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From Anger to Sadness
Emotions & Challenges, Grief Journey, Losing a Spouse or Partner

From Anger to Sadness

I am so, so sorry for your loss. Sorry for all of our losses.

I experience anger all the time. Some ‘provoked’, some not. I have a very short fuse, and it’s been overwhelming and confusing for me. I’ve always been opinionated and strong, but had an optimistic disposition, and was pretty laid back.

I’ve come to realize that those characteristics are buried for right now, while I try to come to terms with this experience. I’ve tried to find healthy outlets for that anger –journaling, working out, taking a ‘ten count’ before I respond when I’m upset.

I can go from wanting to smash everything in my path, to gut-wrenching sobs in 2.4 seconds. So far I haven’t broken anything, but in my mind, I’ve smashed everything to bits. I’ve chopped wood a couple of times, and that seemed to help, except my concentration is gone and I nearly took off my foot. No more sharp objects for me!

I struggle in dealing with this aftermath. His pain is gone (and I truly am thankful for that,) but mine is never-ending. This is the part that makes me angriest I think. That and all the things he took from me when he left.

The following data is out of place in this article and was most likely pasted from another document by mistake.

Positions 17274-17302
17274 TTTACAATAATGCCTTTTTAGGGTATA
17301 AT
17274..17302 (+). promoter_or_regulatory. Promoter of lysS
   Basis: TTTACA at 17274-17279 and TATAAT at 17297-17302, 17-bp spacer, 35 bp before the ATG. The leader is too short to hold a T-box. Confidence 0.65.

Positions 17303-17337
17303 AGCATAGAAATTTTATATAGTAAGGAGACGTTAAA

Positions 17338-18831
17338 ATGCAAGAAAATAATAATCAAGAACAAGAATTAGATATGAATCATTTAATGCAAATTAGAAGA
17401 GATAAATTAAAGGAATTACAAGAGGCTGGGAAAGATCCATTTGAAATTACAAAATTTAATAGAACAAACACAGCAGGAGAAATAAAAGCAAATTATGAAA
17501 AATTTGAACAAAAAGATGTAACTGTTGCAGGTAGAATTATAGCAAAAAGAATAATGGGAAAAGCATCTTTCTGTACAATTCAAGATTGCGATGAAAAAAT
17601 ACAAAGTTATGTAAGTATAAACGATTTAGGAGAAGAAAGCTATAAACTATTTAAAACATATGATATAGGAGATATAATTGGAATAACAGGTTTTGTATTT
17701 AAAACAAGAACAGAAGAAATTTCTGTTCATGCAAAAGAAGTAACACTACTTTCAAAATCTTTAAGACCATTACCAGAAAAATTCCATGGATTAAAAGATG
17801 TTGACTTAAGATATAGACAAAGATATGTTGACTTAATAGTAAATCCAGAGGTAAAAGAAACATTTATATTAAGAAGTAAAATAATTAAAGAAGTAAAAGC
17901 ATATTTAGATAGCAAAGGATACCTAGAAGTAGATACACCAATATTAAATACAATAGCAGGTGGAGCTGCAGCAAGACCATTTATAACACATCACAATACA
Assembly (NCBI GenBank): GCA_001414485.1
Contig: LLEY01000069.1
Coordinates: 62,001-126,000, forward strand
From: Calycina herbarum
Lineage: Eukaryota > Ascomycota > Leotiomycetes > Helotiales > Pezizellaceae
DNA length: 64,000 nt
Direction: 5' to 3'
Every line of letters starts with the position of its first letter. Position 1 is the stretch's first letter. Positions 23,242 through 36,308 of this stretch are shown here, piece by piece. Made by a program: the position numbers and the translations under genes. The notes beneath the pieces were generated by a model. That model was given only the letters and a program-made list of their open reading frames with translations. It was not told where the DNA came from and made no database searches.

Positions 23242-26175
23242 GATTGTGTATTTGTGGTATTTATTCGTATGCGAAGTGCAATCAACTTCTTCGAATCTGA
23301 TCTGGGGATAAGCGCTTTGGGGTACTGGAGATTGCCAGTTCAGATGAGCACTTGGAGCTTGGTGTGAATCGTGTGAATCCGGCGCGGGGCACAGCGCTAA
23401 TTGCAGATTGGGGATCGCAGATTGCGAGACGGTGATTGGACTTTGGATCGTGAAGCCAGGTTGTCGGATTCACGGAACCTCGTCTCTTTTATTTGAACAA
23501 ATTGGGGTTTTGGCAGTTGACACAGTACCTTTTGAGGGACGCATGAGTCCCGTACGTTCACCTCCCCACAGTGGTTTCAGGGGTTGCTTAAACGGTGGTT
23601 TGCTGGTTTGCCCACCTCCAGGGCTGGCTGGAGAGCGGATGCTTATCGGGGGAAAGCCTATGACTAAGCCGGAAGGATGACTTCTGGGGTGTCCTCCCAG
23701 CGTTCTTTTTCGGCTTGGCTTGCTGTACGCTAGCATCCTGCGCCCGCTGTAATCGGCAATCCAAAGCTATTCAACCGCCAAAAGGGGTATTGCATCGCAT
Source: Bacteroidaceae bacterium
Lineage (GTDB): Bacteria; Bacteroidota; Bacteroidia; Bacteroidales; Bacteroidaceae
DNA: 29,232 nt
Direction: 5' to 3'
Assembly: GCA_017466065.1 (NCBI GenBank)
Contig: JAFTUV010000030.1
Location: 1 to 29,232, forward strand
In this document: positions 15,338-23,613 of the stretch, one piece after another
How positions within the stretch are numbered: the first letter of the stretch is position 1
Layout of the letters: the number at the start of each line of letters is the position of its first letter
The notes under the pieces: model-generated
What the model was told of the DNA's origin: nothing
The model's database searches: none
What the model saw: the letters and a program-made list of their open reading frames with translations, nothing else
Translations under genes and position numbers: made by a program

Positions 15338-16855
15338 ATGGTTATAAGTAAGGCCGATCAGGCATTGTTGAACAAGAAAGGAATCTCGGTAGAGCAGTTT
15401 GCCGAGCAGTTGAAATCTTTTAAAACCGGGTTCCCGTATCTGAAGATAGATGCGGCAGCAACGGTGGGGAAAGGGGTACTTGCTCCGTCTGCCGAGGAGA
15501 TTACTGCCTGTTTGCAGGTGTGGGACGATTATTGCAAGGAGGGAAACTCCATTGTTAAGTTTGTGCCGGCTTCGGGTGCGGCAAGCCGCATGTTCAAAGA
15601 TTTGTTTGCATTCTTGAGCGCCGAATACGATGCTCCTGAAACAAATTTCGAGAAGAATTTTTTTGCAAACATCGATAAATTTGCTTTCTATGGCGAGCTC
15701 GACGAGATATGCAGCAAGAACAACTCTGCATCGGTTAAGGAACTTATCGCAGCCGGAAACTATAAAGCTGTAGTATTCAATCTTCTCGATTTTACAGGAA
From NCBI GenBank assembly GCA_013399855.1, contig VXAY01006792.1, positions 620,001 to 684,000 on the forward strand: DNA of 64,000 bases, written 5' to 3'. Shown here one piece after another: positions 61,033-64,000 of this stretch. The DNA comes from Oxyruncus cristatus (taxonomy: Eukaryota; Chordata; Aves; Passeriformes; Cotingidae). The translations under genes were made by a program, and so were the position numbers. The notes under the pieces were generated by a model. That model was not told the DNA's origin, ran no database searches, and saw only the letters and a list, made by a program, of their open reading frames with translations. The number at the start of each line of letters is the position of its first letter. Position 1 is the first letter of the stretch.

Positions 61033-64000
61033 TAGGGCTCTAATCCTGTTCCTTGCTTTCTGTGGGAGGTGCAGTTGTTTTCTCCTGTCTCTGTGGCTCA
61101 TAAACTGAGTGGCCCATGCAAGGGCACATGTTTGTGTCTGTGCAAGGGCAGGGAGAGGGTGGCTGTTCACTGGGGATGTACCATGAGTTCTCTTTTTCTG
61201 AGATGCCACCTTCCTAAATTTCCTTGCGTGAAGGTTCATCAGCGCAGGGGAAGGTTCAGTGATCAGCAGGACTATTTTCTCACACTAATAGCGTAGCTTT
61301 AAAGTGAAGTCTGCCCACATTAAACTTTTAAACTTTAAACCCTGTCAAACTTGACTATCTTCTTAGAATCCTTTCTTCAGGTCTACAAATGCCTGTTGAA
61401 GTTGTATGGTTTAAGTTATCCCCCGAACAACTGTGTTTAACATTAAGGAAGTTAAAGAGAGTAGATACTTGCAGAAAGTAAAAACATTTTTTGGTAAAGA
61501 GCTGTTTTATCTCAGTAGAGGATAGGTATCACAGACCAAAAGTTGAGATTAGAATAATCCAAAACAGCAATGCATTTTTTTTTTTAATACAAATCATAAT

I’m just starting to wrap my head around the fact that he was terminally mentally ill. That quite possibly I prolonged his life by loving him as much as I did. … I realize he didn’t do this to me or to us. He was ill, his judgment clouded, his brain chemistry altered. When I think of those things – how ill he was, how much pain he must have been in, psychologically and emotionally to believe this was the only way out of his problems and pain — then my anger usually turns to sadness. Sadness for a beautiful life lost so senselessly and tragically.

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Wisdom From Our Community

"Wisdom From Our Community" posts originally appeared on the Alliance of Hope Forum for Suicide Loss Survivors and are reprinted with the permission of the authors. Our online forum transcends time and distance, offering a culture of kindness, hope, and understanding to people who have lost loved ones to suicide. Operating like a 24/7 support group, our forum is supervised by a mental health professional and moderated by a trained team of loss survivors. Members can read and comment, share their stories, and connect with other suicide loss survivors.Read More »